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From Nikola Milutinovic <>
Subject Re: Systems Architecture Pros and Cons
Date Thu, 13 Oct 2005 09:07:57 GMT
Peter Johnson wrote:

> It is possible for Apache to be compromised without Tomcat being 
> compromised e.g. an overflow in Apache. So if Apache (or other service 
> on the front box) is compromised and the systems are tiered then the 
> intruder can only impersonate local actions. If all tiers reside on 
> the same server then by compromising Apache or Tomcat the intruder can 
> effectively impersonate as either tier.

Well, it is not as easy as it may sound. Both TC and Apache run under 
unprivileged users. Apache is started by root, but will drop to "apache" 
or "http" user as soon as it has bound itself to port 80 (which requires 
root). So, compromising Apache leads to someone controlling a process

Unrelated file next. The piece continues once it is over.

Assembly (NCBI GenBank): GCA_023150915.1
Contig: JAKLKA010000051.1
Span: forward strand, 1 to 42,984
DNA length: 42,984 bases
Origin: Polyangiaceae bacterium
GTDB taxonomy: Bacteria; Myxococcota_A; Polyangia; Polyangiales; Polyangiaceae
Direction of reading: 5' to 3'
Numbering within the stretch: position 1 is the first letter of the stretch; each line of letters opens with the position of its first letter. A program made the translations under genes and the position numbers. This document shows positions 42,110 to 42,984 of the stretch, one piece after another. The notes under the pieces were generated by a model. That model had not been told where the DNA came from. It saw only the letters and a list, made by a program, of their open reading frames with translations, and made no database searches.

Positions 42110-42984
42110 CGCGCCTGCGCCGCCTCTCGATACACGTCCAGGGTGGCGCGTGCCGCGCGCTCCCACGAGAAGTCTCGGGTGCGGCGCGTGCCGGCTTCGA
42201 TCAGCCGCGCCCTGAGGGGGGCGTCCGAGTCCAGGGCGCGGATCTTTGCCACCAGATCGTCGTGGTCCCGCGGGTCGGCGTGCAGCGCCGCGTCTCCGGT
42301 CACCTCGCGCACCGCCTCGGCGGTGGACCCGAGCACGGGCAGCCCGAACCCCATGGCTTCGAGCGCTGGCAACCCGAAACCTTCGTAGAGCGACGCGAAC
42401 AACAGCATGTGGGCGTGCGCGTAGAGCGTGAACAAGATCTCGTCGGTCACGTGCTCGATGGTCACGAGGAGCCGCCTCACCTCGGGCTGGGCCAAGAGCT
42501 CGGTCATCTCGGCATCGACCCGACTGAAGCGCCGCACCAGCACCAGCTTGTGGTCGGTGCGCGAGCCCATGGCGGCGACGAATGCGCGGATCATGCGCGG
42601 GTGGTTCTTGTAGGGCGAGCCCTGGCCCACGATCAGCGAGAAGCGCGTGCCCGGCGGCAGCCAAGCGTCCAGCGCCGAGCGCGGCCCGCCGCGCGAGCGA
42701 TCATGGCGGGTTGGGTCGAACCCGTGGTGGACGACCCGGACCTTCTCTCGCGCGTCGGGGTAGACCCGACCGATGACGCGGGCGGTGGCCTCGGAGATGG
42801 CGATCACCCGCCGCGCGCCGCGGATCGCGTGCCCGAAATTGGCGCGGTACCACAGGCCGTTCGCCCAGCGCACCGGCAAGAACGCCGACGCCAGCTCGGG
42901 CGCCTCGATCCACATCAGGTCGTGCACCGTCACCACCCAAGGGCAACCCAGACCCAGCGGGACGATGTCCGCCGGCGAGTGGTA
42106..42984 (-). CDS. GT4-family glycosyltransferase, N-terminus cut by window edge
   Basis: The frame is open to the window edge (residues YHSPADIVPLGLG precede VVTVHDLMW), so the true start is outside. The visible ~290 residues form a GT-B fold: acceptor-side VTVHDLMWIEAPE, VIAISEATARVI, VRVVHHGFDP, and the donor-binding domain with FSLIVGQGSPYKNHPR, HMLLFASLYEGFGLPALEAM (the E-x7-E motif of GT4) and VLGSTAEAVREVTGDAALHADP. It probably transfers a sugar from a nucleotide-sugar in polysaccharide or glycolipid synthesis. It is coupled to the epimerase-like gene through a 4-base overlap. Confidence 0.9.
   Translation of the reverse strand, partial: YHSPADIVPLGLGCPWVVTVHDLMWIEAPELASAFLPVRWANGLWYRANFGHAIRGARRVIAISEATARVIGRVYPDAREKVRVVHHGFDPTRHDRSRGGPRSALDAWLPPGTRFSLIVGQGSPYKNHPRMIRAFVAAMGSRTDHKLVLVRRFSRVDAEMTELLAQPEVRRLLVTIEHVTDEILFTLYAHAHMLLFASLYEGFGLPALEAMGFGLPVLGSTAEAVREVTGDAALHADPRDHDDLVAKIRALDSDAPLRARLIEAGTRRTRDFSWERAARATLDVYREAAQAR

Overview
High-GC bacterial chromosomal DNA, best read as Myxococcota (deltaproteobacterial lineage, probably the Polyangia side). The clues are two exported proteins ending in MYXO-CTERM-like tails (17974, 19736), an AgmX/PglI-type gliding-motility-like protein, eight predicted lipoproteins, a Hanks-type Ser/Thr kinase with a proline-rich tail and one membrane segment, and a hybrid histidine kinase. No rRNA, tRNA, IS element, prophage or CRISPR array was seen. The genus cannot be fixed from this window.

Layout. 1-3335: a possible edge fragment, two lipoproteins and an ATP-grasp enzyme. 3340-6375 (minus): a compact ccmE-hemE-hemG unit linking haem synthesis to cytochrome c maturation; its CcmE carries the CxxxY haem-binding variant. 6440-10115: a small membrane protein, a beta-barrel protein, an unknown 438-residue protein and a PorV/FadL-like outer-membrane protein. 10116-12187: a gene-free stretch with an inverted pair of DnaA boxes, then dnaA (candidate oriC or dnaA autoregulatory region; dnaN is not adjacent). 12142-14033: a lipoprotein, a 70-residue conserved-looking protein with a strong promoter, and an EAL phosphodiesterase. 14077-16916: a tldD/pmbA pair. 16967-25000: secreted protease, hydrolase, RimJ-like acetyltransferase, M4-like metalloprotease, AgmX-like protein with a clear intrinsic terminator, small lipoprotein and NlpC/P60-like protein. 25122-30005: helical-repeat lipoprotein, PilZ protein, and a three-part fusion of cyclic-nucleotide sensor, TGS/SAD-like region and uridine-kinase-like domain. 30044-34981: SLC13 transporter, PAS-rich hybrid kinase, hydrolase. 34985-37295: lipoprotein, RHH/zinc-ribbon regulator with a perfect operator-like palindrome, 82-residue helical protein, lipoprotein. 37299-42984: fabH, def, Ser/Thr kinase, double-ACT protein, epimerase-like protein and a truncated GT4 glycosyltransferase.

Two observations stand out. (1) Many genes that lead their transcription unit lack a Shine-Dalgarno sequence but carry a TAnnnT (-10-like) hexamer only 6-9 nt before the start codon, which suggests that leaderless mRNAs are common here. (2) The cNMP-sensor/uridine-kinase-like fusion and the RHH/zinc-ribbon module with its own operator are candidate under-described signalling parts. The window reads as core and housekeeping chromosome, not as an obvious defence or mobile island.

with Apache privileges. That *is* a starting point to further compromise 
the system, but doesn't automatically open TC to the intruder. If the 
intruder can easily compromize "tomcat" user, then most likely it can 
compromize "root", too.

Of course, having a rogue apache process on a box that has no other 
service makes it easier to isolate the attacker, which is a good option. 
Providing you know what to do, once you've realized the compromize took 

 From the security point of view this "reverse" approach is actually 
good. Ask yourself, "what am I supposed to do, if the Apache gets 
compromized?". When you answer that question, you will have a clearer 
picture of the prefered system architecture. Also, ask yourself, " what 
is the system supposed to do? How should it perform?" and you will have 
even clearer picture.


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